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sensors-15-14932-f003: (a) Phase spectra of displacement recordings on the surface of the simulated concrete plate. The arrows indicate the frequency of the IE resonance; (b) Graph display of phases of displacement recordings at the IE resonance.

Mentions: For the presentation of simulation results we put emphasis on the surface displacements in a region around the impact position. Figure 3 shows the phase behavior of displacements measured by receivers placed on a line on the concrete surface. Most of the wave energy shows continuous phase shifts along the offset axis. This is due to the propagation of different wave modes along the sensor line. Only at the frequency of the ZGV-S1 Lamb mode—the so-called IE resonance frequency—wave phases remain constant over a considerable length (see arrows in Figure 3). In our simulation example, this frequency lies at 8 kHz and thus coincides well with the value predicted by the formula mentioned in Section 1 (for the chosen elastic parameters the concrete has a P-wave velocity of 4170 m/s).


MEMS Microphone Array Sensor for Air-Coupled Impact-Echo.

Groschup R, Grosse CU - Sensors (Basel) (2015)

(a) Phase spectra of displacement recordings on the surface of the simulated concrete plate. The arrows indicate the frequency of the IE resonance; (b) Graph display of phases of displacement recordings at the IE resonance.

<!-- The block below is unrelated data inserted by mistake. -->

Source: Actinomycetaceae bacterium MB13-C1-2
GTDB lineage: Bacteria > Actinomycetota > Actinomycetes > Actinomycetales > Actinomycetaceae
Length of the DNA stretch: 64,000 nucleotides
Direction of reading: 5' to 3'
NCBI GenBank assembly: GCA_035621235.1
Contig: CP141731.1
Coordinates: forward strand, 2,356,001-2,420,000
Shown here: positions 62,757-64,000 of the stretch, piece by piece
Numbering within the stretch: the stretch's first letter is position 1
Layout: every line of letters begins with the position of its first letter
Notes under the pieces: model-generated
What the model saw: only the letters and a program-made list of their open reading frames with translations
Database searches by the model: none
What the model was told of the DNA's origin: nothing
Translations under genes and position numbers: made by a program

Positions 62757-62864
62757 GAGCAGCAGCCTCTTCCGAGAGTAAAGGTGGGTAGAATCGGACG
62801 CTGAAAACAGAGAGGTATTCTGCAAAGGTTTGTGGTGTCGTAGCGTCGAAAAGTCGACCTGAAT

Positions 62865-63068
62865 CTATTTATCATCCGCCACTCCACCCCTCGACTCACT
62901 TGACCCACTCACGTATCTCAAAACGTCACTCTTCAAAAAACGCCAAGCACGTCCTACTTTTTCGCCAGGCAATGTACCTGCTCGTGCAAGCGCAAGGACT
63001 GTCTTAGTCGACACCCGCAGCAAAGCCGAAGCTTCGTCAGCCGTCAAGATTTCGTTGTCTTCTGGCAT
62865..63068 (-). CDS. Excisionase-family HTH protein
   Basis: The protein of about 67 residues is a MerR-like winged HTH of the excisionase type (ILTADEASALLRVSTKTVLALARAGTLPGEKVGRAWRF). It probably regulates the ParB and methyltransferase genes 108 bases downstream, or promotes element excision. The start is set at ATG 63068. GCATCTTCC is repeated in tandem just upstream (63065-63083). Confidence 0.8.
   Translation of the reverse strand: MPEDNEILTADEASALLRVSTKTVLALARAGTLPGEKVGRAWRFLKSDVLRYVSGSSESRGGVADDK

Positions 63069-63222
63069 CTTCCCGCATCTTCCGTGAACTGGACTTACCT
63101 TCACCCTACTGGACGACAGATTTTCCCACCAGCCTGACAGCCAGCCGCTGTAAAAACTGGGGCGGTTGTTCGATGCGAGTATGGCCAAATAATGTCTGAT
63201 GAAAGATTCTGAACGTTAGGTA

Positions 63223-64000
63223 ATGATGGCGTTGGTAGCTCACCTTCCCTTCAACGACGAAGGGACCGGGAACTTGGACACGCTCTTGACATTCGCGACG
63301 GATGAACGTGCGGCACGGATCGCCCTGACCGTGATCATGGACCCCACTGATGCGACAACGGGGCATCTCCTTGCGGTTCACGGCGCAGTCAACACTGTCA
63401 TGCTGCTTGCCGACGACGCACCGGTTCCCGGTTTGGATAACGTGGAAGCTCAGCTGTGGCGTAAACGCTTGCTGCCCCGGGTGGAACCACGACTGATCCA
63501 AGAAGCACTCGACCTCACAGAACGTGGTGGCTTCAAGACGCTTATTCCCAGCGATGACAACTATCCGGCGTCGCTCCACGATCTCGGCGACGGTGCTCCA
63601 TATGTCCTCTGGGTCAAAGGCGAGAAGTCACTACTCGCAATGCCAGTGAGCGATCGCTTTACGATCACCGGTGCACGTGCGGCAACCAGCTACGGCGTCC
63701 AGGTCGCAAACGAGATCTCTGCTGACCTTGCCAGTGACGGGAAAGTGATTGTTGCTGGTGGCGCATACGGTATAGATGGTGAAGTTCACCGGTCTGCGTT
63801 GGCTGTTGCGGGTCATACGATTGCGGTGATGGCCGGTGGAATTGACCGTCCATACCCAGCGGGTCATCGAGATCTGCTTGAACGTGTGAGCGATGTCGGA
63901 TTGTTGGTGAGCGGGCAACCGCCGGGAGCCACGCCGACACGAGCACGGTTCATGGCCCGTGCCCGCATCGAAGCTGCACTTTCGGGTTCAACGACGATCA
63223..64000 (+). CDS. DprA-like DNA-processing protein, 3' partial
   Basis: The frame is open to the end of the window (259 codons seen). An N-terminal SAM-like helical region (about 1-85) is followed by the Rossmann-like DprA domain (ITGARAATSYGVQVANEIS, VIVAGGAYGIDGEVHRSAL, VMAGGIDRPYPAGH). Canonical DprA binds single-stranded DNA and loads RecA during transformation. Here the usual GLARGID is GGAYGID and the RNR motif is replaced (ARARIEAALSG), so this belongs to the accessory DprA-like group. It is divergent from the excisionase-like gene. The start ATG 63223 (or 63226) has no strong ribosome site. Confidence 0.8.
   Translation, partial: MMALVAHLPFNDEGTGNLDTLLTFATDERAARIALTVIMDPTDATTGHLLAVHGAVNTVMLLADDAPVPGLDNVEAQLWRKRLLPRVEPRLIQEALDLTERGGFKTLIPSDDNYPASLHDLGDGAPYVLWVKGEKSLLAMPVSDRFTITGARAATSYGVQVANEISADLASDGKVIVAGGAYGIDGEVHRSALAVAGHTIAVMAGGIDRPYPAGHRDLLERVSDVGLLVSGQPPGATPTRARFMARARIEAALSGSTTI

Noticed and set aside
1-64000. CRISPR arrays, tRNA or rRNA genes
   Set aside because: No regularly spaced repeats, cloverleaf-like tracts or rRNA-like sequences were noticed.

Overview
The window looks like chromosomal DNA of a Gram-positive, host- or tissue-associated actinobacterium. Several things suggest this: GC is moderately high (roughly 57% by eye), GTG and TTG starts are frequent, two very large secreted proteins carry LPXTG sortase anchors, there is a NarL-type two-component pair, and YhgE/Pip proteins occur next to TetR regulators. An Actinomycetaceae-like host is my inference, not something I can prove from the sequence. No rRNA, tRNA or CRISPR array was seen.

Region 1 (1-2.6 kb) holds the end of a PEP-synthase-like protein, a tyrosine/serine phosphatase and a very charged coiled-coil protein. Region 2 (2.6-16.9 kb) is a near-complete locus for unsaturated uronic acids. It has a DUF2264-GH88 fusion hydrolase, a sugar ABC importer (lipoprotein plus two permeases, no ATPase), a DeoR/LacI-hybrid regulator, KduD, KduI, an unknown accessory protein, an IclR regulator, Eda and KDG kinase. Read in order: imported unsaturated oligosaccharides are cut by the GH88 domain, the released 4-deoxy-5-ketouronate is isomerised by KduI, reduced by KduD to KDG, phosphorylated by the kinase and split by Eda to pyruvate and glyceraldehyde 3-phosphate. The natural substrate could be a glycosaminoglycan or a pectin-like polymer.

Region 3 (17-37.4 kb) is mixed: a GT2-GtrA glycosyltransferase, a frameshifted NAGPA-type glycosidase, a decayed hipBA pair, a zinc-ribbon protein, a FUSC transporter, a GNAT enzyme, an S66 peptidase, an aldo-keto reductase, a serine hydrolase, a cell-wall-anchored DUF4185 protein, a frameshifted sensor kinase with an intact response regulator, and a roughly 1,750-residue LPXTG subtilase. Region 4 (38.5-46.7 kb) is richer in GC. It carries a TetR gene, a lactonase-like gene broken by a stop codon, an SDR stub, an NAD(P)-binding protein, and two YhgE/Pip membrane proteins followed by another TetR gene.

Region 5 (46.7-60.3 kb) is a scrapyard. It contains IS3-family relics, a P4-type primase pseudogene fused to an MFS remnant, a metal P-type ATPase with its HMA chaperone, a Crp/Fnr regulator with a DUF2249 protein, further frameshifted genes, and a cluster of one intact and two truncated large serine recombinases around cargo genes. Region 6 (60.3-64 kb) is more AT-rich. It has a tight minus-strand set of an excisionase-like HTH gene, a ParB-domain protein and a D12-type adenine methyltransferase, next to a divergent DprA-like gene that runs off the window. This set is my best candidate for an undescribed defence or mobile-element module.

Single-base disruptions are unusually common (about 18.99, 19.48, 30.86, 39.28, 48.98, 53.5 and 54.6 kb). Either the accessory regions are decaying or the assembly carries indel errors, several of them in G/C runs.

© Copyright Policy
Related In: Results  -  Collection

License
Show All Figures
getmorefigures.php?uid=PMC4541815&req=5

sensors-15-14932-f003: (a) Phase spectra of displacement recordings on the surface of the simulated concrete plate. The arrows indicate the frequency of the IE resonance; (b) Graph display of phases of displacement recordings at the IE resonance.
Mentions: For the presentation of simulation results we put emphasis on the surface displacements in a region around the impact position. Figure 3 shows the phase behavior of displacements measured by receivers placed on a line on the concrete surface. Most of the wave energy shows continuous phase shifts along the offset axis. This is due to the propagation of different wave modes along the sensor line. Only at the frequency of the ZGV-S1 Lamb mode—the so-called IE resonance frequency—wave phases remain constant over a considerable length (see arrows in Figure 3). In our simulation example, this frequency lies at 8 kHz and thus coincides well with the value predicted by the formula mentioned in Section 1 (for the chosen elastic parameters the concrete has a P-wave velocity of 4170 m/s).